Even though “Cooktown” was marked on maps as early as the 1840s, the island was not officially opened up to European settlement until the late 1800s when the timber industry took off. South Bruny was opened up by numerous tramways and haulages, some horse-drawn and some using modified locomotives. The longest and best preserved tramway runs from Adventure Bay to the far southeast corner of the island. Almost all settlements on South Bruny were originally opened as timber ports owned by the different timber companies operating on the island. Lunawanna (former Daniels Bay), Alonnah (former Mills Reef) and Adventure Bay/Cooktown were some of the largest ports operating on the island. At Daniels Bay, the settlement was separated from the timber jetty as the tramway was forced to trace along the south side of the bay to reach deep water as most of the bay was too shallow to bring boats in. Most settlements of South Bruny now serve as shack towns or holiday locations.
Since the 1920s the island has become known as a holiday location with surfing beaches, National Parks and historical sites. In more recent history the Bruny Island was the site of a land transfer by the state government to local Aboriginal people.
Bruny Island is classified by BirdLife International as an Important Bird Area because it supports the world’s largest population of the endangered forty-spotted pardalote, up to a third of the world population of the swift parrot, 13 of Tasmania’s 14 endemic bird species, and up to 240,000 breeding pairs of the short-tailed shearwater (or Tasmanian muttonbird).
A key contributor to Bruny Island’s economy is its growing tourism industry. Being home to the South Bruny National Park, tourism on the island centres on the showcase of its natural assets.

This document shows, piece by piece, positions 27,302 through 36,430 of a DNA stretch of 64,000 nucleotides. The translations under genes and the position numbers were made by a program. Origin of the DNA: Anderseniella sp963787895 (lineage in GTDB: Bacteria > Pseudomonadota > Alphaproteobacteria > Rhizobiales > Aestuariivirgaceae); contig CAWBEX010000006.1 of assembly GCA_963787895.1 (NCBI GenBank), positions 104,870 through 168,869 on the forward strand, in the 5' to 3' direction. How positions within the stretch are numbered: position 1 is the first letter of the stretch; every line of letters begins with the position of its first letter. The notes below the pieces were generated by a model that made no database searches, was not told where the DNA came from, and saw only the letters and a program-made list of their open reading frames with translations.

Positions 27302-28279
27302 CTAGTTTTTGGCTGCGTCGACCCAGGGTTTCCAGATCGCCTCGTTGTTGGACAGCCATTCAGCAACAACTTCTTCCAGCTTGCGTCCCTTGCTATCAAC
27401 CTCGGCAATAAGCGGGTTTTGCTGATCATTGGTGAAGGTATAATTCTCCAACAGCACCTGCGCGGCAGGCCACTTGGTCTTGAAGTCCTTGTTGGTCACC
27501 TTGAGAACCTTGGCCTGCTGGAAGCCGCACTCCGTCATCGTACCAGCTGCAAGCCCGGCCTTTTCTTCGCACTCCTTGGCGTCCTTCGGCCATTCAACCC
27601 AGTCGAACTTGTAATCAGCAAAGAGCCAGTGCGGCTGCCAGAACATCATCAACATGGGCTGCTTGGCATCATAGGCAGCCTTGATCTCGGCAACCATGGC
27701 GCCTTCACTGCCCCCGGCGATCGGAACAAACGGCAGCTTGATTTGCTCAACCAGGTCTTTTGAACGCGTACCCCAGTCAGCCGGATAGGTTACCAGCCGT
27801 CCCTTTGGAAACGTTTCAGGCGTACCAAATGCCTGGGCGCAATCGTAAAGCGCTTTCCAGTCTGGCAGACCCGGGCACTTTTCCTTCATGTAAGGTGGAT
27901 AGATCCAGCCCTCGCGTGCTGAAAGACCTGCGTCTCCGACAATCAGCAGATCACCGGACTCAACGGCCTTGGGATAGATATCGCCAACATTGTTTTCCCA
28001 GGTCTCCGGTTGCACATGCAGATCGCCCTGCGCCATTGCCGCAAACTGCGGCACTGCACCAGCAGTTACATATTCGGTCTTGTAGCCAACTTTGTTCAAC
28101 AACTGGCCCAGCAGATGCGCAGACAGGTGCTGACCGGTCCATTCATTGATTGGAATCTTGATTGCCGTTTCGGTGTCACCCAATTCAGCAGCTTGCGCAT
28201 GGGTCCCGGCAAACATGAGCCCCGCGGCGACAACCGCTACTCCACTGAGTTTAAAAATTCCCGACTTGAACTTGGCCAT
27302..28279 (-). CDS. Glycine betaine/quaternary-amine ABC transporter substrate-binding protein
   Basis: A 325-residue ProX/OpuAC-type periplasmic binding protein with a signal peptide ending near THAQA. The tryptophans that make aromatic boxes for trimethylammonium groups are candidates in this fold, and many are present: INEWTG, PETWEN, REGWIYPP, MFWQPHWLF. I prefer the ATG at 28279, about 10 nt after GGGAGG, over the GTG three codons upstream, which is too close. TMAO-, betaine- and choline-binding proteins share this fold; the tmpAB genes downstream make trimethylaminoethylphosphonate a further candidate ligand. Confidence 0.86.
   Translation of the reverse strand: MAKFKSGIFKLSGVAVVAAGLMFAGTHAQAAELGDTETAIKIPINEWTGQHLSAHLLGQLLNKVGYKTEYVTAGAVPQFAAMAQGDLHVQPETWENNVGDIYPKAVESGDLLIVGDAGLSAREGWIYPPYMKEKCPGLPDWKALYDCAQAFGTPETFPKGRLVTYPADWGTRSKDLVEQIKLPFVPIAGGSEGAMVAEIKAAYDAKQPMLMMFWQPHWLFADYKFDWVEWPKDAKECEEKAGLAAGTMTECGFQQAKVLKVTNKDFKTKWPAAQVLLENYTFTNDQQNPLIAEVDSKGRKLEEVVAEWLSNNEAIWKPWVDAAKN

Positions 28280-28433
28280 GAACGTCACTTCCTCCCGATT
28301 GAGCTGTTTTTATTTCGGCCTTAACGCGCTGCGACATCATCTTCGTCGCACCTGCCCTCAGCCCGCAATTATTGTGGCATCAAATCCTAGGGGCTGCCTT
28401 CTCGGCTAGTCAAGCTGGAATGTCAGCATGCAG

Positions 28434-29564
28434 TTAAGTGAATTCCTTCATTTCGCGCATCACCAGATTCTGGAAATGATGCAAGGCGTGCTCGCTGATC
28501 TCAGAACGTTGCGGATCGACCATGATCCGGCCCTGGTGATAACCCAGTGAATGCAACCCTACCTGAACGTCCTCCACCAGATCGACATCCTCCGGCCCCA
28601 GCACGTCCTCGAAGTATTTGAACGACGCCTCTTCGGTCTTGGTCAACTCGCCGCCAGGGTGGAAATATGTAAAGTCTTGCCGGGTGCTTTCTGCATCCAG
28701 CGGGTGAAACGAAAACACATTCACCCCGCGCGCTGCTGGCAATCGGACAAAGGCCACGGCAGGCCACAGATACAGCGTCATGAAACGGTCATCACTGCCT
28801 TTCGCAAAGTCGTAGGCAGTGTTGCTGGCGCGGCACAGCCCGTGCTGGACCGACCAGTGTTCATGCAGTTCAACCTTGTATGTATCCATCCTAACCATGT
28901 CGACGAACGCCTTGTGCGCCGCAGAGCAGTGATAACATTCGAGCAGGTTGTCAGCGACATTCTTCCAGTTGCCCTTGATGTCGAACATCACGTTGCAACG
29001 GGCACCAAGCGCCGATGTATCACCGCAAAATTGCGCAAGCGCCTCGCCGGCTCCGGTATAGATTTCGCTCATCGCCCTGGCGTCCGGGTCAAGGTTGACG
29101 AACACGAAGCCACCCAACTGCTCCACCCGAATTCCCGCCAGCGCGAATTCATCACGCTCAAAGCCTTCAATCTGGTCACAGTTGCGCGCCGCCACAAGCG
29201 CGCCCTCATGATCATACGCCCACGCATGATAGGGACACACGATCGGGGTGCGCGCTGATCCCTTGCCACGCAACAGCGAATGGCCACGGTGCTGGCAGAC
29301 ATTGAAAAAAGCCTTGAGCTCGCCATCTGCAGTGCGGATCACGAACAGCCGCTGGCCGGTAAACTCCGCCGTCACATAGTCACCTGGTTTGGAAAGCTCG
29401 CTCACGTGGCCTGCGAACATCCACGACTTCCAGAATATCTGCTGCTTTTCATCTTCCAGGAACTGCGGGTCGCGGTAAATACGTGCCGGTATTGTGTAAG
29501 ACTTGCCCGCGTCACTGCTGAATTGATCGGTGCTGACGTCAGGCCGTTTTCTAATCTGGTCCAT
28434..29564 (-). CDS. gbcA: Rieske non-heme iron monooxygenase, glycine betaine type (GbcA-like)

The Cape Bruny Lighthouse (1838) is an iconic Australian lighthouse and was the oldest continuous lighthouse under operation by the Commonwealth. Now out of service, it has been transferred to the Tasmanian Government and is part of the South Bruny National Park and is now privately operated by www.brunyislandlighthousetours.com.au.
In 2010/11, overall visitors to Bruny Island increased 4% to 74,600. The island is primarily a day-trip destination with only 21,800 visitors staying on the island overnight. There are a growing number of tourism businesses on the island including a cheese factory, oyster farm, vineyard, smokehouse, lighthouse, museum, art gallery, two eco-cruises along with various accommodation properties and cafes.
Bruny Island is divided into eleven bounded localities. The two largest by area are North Bruny and South Bruny which consist of national park, state forest and some grazing areas and do not have .
On North Bruny there are five populated coastal enclaves: , Barnes Bay, Dennes Point, and . On South Bruny there are four: Adventure Bay, Alonnah, Lunawanna and .
“The Neck” connects the two halves of Bruny Island and is an important breeding site for short-tailed shearwater and fairy penguins
Black-faced cormorants (Phalacrocorax fuscescens), Bruny Island, Tasmania
Rock formation off the coast of Bruny Island
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- Bruny Island travel guide from Wikivoyage